Lazarus must have smiled at faces like these as he stripped the death linen, stinking of oil, from his forearms. Peter, after the third cockcrow wore a face like these. Caught between panic and awe, the human face unmasks, is abandoned by spirit, and is terrible.

 

The scene was still life for several seconds. The tide was growing stronger, a tension which would snap, which would, which would. . . .

“What is she doing!!?” Diane’s oldest sister shrieked. The room collapsed. Women slumped, men shook their heads, children howled, expelling balls of air from the chests.

 

Diane’s oldest sister fell back into the front pew. The two staring sisters blinked like waking somnambulists. Snapped by that screaming question, the tension which tried to become a tide, which twisted muscles between shoulder blades, which pulled eyeballs, which clenched hands, and which kept them all suspended between panic and awe dropped back, licking their squirming toes.

 

The priest pulled the sobbing woman up, off the open casket. He stood then, hugging her to his chest, sighing with her sobs.

 

*

 

She fell on thorns. In front of her the camera dollie turns slowly, smashing skimpy roses under its wheels. The photographer too turns toward her, moving like a ballet dancer. He spins in a series of semicircles, raising his hands, palms flat and opened to her.

 

“This is it!” he mutters urgently. “This is it!”

 

Her fingertips are dripping blood. She lifts up on one elbow, holding up her fingers, staring at them as detached from her wounds as any accident victim. The photographer swings a leg over her prone and pristine martyrdom and frames her between his hands. She spits, “My fingertips are bleeding, you son-of-a-bitch!” He looks down at her and smiles. “I was wondering when you were going to say something.”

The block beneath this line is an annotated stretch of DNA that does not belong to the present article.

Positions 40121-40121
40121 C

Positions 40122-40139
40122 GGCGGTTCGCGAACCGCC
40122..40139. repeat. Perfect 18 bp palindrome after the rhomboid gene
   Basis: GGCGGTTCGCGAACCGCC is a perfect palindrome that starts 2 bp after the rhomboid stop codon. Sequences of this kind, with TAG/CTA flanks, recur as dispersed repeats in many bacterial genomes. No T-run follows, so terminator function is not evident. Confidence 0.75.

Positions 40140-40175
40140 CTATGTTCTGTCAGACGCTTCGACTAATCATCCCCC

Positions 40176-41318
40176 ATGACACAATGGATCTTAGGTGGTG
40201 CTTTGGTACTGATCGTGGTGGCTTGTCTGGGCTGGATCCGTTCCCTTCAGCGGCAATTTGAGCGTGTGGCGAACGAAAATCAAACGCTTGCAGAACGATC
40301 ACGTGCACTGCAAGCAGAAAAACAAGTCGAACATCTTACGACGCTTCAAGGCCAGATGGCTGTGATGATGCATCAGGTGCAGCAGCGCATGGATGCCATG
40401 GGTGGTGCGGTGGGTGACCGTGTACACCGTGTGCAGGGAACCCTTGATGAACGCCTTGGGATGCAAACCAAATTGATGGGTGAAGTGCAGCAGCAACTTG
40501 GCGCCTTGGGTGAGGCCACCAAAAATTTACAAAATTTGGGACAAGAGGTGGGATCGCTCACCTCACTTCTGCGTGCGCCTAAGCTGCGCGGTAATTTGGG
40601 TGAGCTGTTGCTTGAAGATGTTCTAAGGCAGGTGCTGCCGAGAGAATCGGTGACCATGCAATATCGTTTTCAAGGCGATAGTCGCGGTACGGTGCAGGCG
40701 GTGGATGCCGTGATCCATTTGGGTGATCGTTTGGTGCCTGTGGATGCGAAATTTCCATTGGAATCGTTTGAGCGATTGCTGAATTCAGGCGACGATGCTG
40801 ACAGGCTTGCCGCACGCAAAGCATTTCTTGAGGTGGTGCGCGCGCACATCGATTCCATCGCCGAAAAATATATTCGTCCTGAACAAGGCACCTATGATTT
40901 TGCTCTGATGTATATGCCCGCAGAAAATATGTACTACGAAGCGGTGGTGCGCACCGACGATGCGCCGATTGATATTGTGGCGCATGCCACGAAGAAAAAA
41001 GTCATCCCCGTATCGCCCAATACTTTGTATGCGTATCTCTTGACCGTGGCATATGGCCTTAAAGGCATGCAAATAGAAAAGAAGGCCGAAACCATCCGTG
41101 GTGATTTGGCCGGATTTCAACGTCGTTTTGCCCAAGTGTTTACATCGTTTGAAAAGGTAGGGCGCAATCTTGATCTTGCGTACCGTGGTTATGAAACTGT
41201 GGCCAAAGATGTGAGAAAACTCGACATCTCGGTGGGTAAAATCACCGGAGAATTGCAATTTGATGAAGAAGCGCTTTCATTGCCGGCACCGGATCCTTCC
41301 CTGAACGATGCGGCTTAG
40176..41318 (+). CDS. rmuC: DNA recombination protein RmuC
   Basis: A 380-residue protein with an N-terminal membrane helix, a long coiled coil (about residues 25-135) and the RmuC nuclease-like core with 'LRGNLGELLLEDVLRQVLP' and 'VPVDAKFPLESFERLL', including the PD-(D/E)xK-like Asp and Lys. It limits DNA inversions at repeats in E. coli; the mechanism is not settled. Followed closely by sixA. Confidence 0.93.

She shifts out of shock into rage. “This is a tragic flaw!” She beats the ground with a splattered fist.

 

“It’s part of the scene,” the photographer shrugs.

 

“How,” she sits up, “can my wounded hands be part of your damn scene?” He moves to her right, as casual as a snake. The camera focuses only on her. She sees herself reflected, chin narrowed, her face receding below protruding eyes.

 

“Because they are the result of your own decisions,” his voice is compassionate. She stares. He continues. “Your decision completed the scene. I was only waiting. . . .”

 

“You son-of-a-bitch!”

 

“. . . for it.”

 

“You son-of-a-bitch!” she screeches, then swallows her scream like a knife. He strokes the edge of a rose thorn with the toe of his boot, then says, as quiet as a diamond,

 

“Art becomes art only when the artist releases control of it. Art is art only after it finishes itself.”

 

“Then what is the artist?” she demands, terrified at the door of revelation.

 

“Someone who watches and loves.” He leans forward, almost human in his need to be understood. “Believe, believe in only this.”

 

“And all. . . .” She waves a crimson hand weakly across an invisible horizon of memory. He silently moves behind the dollie.

 

Slowly she turns to the camera. In its iris she is alone in a strange garden. Her choices, spread outward from the torn hem of her gown, are roses. Staining a verdant and dangerous field, they are nothing less than the blood.

 

 

This story originally appeared in Dialog magazine and is reprinted in The Best of Dialog.

Copyright 2019 by Phosphene Publishing Company